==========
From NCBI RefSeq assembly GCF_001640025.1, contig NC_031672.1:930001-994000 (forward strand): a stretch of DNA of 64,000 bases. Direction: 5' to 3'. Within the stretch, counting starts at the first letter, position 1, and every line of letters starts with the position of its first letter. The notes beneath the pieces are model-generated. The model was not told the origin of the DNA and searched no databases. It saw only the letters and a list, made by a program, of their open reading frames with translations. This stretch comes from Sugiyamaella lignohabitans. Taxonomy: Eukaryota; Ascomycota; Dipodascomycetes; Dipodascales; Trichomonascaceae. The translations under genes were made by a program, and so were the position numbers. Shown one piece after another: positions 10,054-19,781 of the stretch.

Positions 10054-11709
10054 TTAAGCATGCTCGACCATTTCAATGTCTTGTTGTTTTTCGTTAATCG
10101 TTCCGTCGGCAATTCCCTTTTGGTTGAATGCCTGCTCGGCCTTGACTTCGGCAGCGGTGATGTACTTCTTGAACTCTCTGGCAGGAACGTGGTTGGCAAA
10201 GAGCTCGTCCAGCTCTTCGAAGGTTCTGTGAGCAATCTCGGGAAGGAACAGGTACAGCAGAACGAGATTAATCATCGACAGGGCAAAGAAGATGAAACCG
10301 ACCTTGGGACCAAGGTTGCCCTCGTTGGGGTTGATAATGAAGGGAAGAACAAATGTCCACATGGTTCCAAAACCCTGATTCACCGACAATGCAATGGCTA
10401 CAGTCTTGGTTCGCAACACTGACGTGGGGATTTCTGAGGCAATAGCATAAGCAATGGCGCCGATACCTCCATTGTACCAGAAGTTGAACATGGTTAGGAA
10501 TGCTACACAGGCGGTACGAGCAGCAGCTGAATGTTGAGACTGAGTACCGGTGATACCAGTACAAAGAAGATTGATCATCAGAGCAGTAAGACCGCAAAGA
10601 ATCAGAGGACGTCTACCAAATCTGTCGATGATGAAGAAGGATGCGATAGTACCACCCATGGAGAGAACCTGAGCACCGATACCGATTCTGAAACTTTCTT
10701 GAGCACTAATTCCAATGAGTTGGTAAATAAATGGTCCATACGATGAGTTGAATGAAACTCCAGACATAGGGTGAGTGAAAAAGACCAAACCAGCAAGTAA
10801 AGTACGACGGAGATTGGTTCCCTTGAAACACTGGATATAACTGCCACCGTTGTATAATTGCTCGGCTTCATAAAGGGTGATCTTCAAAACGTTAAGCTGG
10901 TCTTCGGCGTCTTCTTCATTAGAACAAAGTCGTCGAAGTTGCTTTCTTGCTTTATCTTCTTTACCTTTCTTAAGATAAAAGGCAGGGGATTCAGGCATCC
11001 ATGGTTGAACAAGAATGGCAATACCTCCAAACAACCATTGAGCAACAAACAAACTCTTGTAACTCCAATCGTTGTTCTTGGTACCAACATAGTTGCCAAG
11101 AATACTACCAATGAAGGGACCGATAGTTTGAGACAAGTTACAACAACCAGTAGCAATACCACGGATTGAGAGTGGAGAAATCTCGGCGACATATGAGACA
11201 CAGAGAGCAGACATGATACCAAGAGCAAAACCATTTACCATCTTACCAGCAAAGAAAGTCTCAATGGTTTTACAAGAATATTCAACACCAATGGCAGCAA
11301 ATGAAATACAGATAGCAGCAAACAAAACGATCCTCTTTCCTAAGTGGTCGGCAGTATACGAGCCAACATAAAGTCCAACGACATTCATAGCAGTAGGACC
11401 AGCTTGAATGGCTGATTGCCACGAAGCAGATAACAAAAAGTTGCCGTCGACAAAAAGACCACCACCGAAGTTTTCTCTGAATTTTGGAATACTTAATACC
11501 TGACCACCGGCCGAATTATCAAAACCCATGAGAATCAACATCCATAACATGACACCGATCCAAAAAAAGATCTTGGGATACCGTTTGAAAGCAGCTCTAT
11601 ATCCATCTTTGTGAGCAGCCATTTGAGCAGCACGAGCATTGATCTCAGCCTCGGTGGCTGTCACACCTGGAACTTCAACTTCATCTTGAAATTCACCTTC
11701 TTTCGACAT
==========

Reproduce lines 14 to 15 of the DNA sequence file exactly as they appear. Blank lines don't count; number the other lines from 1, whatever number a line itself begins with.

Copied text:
11101 AATACTACCAATGAAGGGACCGATAGTTTGAGACAAGTTACAACAACCAGTAGCAATACCACGGATTGAGAGTGGAGAAATCTCGGCGACATATGAGACA
11201 CAGAGAGCAGACATGATACCAAGAGCAAAACCATTTACCATCTTACCAGCAAAGAAAGTCTCAATGGTTTTACAAGAATATTCAACACCAATGGCAGCAA